Jonathan Pollard Comments From Prison

November 22, 1996 - The Jewish Press

So far, the United States Government hasn't attempted to use the Kim case as an excuse to call into question the loyalty of the entire Korean American community. Indeed, not even those Korean Americans who hold security clearances appear to have been singled out for "special treatment" by our counter-intelligence agencies. This restraint stands in marked contrast to what the local Jewish community experience following my arrest.

Apart from a largely self-imposed sense of collective guilt which the Justice Department did everything it could to encourage, the worst hit were those Jews holding clearances, who were subjected to what can only be described as an organized witch-hunt designed to purge them from the Government. Although a number of apologists posturing as "leaders" tried to calm the Jewish community by pinning the blame for this momentary "aberration" exclusively on me, subsequent events tended to discredit their fear-laden reassurances.

First, there was the confirmation was that the U.S. Government did, indeed, maintain vast lists of American Jews who were considered to be "security risks" and who were under suspicion of aiding Israeli intelligence-gathering efforts in the United States. While many American Jews appreciated the fact that these lists had been drawn up long before I'd been arrested, our leadership, by and large, continued to cling to its self-serving claim that I was the sole cause of the community's loyalty problem. "Quit talking about Pollard," these leaders said, "and the dual allegiance issue will simply fade away." Well, as hard as the Federation, the Conference and the ADL tried to bury me under a mountain of indifference, the "problem" with our perceived reliability refused to fade away.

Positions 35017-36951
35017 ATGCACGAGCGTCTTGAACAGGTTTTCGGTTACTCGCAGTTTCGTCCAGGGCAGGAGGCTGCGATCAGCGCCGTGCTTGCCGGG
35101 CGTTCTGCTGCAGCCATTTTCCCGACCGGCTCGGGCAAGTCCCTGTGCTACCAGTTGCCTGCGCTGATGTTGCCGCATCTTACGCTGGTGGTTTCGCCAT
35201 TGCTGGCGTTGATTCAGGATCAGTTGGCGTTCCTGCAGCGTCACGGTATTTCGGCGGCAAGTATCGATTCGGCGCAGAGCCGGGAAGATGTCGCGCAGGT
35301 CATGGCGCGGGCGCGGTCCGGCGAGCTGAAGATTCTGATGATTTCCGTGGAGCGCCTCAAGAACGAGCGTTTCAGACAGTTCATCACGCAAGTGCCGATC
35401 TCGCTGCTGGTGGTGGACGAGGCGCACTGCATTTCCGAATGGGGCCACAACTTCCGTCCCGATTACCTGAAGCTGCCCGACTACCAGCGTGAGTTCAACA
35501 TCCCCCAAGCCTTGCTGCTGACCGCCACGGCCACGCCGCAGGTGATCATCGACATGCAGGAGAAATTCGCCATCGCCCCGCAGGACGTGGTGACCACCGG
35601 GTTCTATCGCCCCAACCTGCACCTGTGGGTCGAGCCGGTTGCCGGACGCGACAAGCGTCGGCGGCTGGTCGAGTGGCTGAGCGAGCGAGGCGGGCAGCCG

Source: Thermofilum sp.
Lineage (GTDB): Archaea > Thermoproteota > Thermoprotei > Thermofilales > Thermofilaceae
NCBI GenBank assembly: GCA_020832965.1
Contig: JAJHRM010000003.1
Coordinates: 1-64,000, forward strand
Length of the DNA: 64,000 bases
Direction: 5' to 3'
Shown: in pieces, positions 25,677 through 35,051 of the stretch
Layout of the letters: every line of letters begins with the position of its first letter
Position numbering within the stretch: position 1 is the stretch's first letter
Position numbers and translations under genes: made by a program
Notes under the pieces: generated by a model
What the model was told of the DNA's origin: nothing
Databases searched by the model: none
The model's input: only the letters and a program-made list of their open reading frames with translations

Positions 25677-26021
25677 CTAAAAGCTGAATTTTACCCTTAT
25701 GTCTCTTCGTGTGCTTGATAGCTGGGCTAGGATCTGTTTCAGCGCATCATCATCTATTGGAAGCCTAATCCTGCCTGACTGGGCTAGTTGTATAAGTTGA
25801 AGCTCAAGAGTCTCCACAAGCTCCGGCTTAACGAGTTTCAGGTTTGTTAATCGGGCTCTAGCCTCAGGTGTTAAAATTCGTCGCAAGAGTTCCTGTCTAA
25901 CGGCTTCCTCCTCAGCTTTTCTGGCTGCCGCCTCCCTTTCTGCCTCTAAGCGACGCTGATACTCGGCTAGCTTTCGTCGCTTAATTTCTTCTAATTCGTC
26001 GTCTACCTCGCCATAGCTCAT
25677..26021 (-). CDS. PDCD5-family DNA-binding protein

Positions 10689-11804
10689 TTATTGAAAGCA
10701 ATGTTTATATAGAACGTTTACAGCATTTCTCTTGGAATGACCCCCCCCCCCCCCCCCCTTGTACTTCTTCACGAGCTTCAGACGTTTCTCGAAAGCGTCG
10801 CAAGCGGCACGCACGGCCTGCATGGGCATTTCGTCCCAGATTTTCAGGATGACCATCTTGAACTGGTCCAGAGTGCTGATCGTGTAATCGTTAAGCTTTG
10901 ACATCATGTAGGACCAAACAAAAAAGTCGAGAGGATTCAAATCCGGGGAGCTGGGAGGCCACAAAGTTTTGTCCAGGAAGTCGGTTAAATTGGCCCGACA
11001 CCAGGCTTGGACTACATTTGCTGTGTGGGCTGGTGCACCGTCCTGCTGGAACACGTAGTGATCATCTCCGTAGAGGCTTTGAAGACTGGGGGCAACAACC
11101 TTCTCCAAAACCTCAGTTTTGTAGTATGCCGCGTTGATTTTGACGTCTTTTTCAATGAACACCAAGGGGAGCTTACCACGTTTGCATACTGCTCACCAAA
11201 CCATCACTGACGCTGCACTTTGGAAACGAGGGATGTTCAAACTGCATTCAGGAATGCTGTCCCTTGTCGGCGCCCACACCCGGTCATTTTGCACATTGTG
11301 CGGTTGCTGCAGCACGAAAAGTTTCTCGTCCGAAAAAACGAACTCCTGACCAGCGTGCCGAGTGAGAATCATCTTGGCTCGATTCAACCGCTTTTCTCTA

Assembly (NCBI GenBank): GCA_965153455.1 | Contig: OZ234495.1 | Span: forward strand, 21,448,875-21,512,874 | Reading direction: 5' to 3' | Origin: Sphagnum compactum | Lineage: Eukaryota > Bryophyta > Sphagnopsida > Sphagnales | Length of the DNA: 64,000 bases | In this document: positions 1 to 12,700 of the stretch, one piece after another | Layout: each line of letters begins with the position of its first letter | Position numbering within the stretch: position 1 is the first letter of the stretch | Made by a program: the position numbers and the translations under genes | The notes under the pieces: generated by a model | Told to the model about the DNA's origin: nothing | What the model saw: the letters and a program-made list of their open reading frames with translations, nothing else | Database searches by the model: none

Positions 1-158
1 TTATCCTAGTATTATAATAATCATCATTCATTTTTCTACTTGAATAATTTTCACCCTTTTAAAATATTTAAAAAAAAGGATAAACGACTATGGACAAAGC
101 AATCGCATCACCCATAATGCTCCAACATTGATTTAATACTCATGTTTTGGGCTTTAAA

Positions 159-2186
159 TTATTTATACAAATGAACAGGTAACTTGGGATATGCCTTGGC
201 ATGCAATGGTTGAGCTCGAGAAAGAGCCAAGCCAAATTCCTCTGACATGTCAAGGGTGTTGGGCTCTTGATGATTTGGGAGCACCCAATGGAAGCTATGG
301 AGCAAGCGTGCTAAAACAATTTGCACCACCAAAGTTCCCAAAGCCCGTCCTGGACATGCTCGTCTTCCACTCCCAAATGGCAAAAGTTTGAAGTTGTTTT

Things finally came to a head with the revelation earlier this year that the Pentagon had alerted industries engaged in classified work to the fact that their Jewish employees were security risks. Not surprisingly, our leaders reacted with a type of muted indignation that clearly signaled their wish to move on to other matters. Unfortunately for them, though, the Jewish community now knew that the so-called "aberration" which occurred 12 years ago was actually just the beginning of what was to become an undeclared campaign of ethnic cleansing within our national security establishment.

Sadly, it remains to be seen whether the leadership of the Jewish community, here in the United States, will be up to the task of mounting an effective response to this indirect assault on our standing as equal citizens. I am absolutely convinced, though, that had this same type of discriminatory action been directed at the Korean-American community in the wake of Robert Kim's arrest, the responsible parties in the Administration eventually would have been forced into an early retirement.

What a tragedy that our so-called Jewish "leaders" simply can't summon the courage to demand a comparable amount of respect from the American government.

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